It is also on record that many African governments force their state owned refineries to purchase crude oil at the market rate but expect them to sell refined petroleum products at a fixed, subsidized rate. Ghana’s Tema Oil Refinery, in particular, has built up massive debts over many years as a result of the subsidy policy. As a result, senior managers might be tempted to purchase stolen crude oil.

Another evidence that much of the trade is regional is found in the nature of the bunkering vessels detected. Many of these were coastal tankers and vessels with regional. Six Ghanaians were recently arrested on board a vessel with 4,000 tons of oil.

“But although a share of the oil is sold within the Gulf of Guinea, it seems that there is insufficient demand within the region to absorb 150,000 barrels of stolen oil per day, especially since much licit trade in petroleum takes place within the region. In addition, the crews of vessels that operate within the Gulf of Guinea are likely to be overwhelmingly African but most of the crew members seized on illegal oil bunkering vessels by the Nigerian military have come from other parts of the world.”

Recently, 22 Filipino operatives were arrested with 84 barrels of crude oil on a ship lifting oil from vandalized pipelines. Despite indications that much of the stolen oil is shipped to ports beyond the region, the destination market for this oil remains unclear. The fact that a shipment of oil can change ownership several times while at sea contributes to the opacity of the trade. Countries frequently mentioned in association with illegally bunkered oil include China, North Korea, Israel, and South Africa. Lebanese brokers are frequently mentioned. It has also been suggested that the oil is sold on the Rotterdam spot market, using forged or fraudulently obtained paperwork.

The Niger Delta militants are the groups most often associated with illegal oil bunkering, but they are but one of many elements involved in the crime. In 2003, Brigadier-General Elias Zamani, then commanding a Delta peacekeeping force, was asked whether oil was being stolen by local people, the security forces, government officials or an international element. His reply was: “All.”

Mostly, the line between the state and the militant groups is not as clear as is often portrayed. While many of the groups started out as ethnic self-protection societies or protest groups, some were drawn into the high-stakes world of Delta politics. In a patronage system similar to that of the “area dons” found in Jamaica’s garrison communities, many of the militant groups have been funded and armed by local political leaders to help them rig elections.  This victory gives the patron the opportunity to loot the preferential share of oil revenues assigned to the oil producing states. In between elections, these armed groups may freelance in crimes against the oil companies – including kidnapping, extortion, and illegal bunkering – all committed in the name of fighting for the people of the Delta.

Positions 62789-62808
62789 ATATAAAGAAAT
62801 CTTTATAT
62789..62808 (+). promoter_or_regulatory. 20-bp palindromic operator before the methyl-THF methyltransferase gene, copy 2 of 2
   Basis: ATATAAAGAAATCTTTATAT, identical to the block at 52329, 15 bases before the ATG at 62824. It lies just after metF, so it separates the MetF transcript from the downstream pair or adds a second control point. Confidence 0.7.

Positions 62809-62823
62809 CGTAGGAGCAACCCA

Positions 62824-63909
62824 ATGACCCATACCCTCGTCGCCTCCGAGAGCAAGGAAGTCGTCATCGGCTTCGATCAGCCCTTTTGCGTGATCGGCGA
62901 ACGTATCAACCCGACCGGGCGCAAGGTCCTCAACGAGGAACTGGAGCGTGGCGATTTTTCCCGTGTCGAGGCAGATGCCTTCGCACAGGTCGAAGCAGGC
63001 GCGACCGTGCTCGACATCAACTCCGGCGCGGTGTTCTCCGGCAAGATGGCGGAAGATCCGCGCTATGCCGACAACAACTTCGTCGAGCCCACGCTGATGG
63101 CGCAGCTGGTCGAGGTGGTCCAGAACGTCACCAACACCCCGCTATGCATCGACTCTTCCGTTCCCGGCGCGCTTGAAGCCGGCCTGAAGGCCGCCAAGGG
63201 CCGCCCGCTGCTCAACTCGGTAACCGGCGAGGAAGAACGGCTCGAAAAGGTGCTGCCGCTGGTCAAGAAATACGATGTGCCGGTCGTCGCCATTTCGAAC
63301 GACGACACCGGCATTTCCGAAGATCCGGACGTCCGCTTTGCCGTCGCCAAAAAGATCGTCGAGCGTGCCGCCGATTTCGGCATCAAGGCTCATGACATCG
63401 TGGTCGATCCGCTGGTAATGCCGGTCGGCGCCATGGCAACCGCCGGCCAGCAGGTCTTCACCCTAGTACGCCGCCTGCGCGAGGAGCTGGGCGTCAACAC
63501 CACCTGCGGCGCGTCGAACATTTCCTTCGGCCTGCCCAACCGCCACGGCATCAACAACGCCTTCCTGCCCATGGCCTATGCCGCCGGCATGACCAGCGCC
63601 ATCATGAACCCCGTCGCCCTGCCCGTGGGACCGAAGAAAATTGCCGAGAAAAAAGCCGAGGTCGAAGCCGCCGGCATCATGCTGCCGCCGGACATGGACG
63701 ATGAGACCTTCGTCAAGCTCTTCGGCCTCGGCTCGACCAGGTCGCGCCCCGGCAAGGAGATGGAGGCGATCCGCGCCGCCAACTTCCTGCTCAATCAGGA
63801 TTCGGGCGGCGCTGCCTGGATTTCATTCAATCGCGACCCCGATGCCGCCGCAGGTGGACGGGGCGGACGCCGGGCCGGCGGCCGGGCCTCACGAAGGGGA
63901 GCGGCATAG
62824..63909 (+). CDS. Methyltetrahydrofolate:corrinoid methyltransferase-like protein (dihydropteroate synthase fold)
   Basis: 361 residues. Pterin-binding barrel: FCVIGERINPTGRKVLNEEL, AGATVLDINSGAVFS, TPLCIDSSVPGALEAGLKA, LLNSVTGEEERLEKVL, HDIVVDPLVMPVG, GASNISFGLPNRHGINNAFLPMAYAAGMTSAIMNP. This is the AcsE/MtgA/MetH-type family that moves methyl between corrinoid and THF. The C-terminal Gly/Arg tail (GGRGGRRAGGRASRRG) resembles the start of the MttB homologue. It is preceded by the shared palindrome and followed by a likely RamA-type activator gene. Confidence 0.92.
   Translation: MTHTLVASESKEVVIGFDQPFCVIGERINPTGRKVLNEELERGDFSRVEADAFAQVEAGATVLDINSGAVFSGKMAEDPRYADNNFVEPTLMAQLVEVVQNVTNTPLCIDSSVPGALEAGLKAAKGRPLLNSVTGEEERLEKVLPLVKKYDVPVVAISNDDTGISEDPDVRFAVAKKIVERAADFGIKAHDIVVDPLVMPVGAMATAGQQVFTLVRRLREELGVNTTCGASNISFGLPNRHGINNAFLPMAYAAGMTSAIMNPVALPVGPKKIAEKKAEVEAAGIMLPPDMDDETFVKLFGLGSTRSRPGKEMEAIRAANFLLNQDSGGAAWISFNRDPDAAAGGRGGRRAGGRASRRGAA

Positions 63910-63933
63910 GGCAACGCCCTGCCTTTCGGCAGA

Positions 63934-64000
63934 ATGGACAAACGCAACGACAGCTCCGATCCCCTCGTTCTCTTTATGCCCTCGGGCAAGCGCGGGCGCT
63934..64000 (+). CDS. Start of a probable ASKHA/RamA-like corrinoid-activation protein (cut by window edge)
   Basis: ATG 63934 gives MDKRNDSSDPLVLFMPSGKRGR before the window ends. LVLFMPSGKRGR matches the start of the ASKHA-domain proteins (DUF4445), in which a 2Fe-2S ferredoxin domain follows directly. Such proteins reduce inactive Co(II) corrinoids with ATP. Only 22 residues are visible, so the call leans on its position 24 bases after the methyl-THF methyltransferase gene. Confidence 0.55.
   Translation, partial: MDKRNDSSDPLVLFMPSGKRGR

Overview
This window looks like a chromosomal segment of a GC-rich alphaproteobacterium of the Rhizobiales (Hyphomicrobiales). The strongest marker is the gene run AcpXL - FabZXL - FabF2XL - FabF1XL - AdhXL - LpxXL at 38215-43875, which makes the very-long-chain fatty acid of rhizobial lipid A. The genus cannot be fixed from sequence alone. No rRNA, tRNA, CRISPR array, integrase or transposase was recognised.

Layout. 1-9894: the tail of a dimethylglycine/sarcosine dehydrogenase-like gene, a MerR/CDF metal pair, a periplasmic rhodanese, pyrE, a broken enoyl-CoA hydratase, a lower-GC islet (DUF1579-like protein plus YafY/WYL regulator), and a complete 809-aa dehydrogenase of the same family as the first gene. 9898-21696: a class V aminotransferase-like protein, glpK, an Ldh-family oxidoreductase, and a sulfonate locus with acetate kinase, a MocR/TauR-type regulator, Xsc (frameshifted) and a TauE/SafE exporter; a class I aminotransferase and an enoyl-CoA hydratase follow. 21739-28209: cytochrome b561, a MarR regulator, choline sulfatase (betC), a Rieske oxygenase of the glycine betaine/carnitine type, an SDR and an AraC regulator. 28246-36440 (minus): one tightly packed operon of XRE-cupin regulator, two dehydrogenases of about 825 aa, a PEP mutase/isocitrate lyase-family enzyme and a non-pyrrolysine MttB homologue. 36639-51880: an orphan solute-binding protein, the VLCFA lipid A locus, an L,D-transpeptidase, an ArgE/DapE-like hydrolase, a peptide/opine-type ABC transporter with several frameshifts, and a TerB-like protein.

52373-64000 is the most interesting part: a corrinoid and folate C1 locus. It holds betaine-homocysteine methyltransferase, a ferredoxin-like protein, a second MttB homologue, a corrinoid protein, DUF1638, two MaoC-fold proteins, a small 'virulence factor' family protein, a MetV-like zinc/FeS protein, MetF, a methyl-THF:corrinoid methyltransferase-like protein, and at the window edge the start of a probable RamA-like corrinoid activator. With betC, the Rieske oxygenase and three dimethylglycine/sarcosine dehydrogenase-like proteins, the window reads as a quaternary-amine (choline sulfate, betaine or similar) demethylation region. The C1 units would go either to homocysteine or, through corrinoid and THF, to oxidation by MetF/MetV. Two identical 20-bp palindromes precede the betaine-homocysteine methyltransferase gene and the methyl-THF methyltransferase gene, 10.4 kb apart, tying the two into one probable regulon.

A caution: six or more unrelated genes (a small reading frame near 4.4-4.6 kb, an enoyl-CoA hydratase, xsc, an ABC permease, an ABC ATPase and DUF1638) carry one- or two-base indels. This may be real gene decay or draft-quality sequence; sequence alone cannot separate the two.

“They commit these crimes with a sense of impunity, due to their connections to their political patrons. It may be that some of the revenues find their way back to their sponsors, or that license to loot is simply one component of the patronage agreement.”

There are a great variety of armed groups operating in the Delta region, and it is likely that most, if not all, of them profit from illegal bunkering. Some of them have asserted their involvement in oil theft. The leader of the Niger Delta People’s Volunteer Force Mujahid, Dokubo Asari, has openly admitted to gaining the funds to arm his group through the sale of stolen crude oil. He has argued that he was simply taking back the oil that was stolen from the Ijaw.

It also appears that the Movement for the Emancipation of the Niger Delta (MEND), the most prominent militant group, is involved in stealing oil in addition to its kidnapping activities. MEND was formed, in part, in protest against the arrest of Mujahid Asari Dokunbo. When Brigadier General Wuyep Rimtip, the new Joint Task Force commander for the western part of the Delta, stepped up the fight against the oil racketeers and replaced several army battalions suspected of complicity, MEND warned that it would retaliate. In October 2008, Rimtip said: “There is a connection between militancy and illegal bunkering. It is their main source of sustenance. They use the proceeds from the sale of stolen petroleum products, whether refined or crude, to procure arms and take care of their needs.”

The oil bunkering groups have set territories and violently discouraged newcomers from entering the business. A Port Harcourt-based researcher into Niger Delta affairs estimated that up to 1,000 people were killed between January and November 2008 in conflicts, at least, in part motivated by control of oil turfs. Uniformed officers get their cut for providing information, looking the other way, or actively protecting the bunkerers.  Employees of the state oil company can also cash in on their positions by supplying information and access. Even the beleaguered farmers and fishermen who can no longer support their families on the oil-tainted land can profit from the odd compensation claim. Local communities can also be “settled” for allowing bunkering to occur on their land.